The gelatinous matter insoluble in alcohol, dissolves in hot water, but not in cold. The solution on cooling becomes opalescent, and has a degree of consistency. The substance which might at first be taken for gelatine is proved by comparative experiments to be distinct from it. It is not precipitated either by solution of chlorine or infusion of galls.
It may be concluded that the venom of the toad contains 1, an acid partly united to a base, and constituting about onetwentieth part of the whole; 2, a bitter fatty matter ; 3, an animal substance having some analogy to gelatine, but differing from it in certain points.
20. Ignited Wire Lamp. Sir H. Davy in his researches on flame, ascertained a peculiar state of combustion at a heat below that of flame, and he rendered the phenomenon evident by causing it to take place round a platinum wire, which became and remained ignited, in consequence of the heat given out. The effect was shewn to be produced either by platinum or palladium wires, in atmospheres made explosive either by mixture with inflammable gases or the vapour of inflammable substance, as ether at common temperature, or warm spirits of turpentine, alcohol, &c. The experiment has lately been very ingeniously varied by making the heated wire volatilize the alcohol. A coil of platinum wire about the Táo of an inch in thickness, and containing from 8 to ļ5 or 16 turns, is dropped on to the wick of a spirit lamp, so that part touches the wick and part remains supported above. On blowing out the flame of the lamp after it has been lighted, the wire will become ignited, and continue so as long as any spirit remains below.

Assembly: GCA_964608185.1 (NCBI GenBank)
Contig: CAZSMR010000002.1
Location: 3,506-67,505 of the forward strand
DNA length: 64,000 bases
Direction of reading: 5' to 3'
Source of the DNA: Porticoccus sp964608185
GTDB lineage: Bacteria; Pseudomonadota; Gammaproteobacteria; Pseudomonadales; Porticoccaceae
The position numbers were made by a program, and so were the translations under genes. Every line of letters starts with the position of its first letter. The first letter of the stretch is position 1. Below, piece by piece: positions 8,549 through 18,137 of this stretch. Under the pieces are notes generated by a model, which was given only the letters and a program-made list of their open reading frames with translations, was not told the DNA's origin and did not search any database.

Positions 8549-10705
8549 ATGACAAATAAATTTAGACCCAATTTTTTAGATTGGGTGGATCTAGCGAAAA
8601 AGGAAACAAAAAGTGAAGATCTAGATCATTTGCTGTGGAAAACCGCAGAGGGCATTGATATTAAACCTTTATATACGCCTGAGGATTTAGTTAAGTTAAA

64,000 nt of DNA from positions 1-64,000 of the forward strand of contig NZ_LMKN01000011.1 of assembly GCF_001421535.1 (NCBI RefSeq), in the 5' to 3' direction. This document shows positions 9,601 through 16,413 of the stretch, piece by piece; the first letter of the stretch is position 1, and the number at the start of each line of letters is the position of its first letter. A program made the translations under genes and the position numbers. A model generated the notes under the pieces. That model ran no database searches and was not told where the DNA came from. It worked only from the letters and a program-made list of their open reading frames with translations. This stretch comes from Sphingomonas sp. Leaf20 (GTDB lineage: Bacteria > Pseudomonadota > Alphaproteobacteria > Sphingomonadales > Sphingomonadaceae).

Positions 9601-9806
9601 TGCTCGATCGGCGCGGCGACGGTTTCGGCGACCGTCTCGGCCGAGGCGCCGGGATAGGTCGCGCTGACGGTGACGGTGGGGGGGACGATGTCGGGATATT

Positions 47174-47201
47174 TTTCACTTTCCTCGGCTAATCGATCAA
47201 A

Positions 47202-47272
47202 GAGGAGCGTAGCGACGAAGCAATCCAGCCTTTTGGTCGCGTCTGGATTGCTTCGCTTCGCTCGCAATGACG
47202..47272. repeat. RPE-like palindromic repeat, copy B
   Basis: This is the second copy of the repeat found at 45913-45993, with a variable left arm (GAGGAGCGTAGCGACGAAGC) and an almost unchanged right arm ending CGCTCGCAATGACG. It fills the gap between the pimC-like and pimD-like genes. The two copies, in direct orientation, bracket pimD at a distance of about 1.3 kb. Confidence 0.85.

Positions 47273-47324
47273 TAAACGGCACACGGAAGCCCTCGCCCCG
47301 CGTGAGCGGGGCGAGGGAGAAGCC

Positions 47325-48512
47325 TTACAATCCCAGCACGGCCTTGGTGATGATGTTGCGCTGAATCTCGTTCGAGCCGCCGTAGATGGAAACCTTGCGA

It has been ascertained that camphor may be substituted for the alcohol, by introducing a cylinder of it in the place of the wick; the ignition is very bright and a pleasant odorous vapour arises from it. Oil of turpentine in the lamp also succeeds. The wire does not remain ignited, but the continuance of the effect is marked by the ascent of a dense line of vapour, which rises from the wire, and diffuses an odour by some thought agreeable.
By adding essential oils to the spirit or oil of turpentine below, it is probable that various aromatic odours night be obtained, and the lanp would perhaps replace the fumigating pastiles which are used for this purpose. In some trials of this kind, the wire was found to become covered with a coat of charcoal after some time, and then the effect ceases, but this could easily be burnt off by a spirit lamp.
21. Changes of Colour by Heat. Change of colour dependant upon temperature alone, is a common phenomenon in chemistry. Several instances bave been
given in the Annales de Chimie, by Gay Lussac. The following are some others.
Nitrous acid gas has its red colour very much heightened by heat; on cooling, it returns to its first appearance.
White oxide of zinc obtained by combustion becomes yellow when beated, but returns to white when cooled.
Red oxide of mercury obtained by heat from the nitrate, has its colour increased by heat, and diminished by cooling.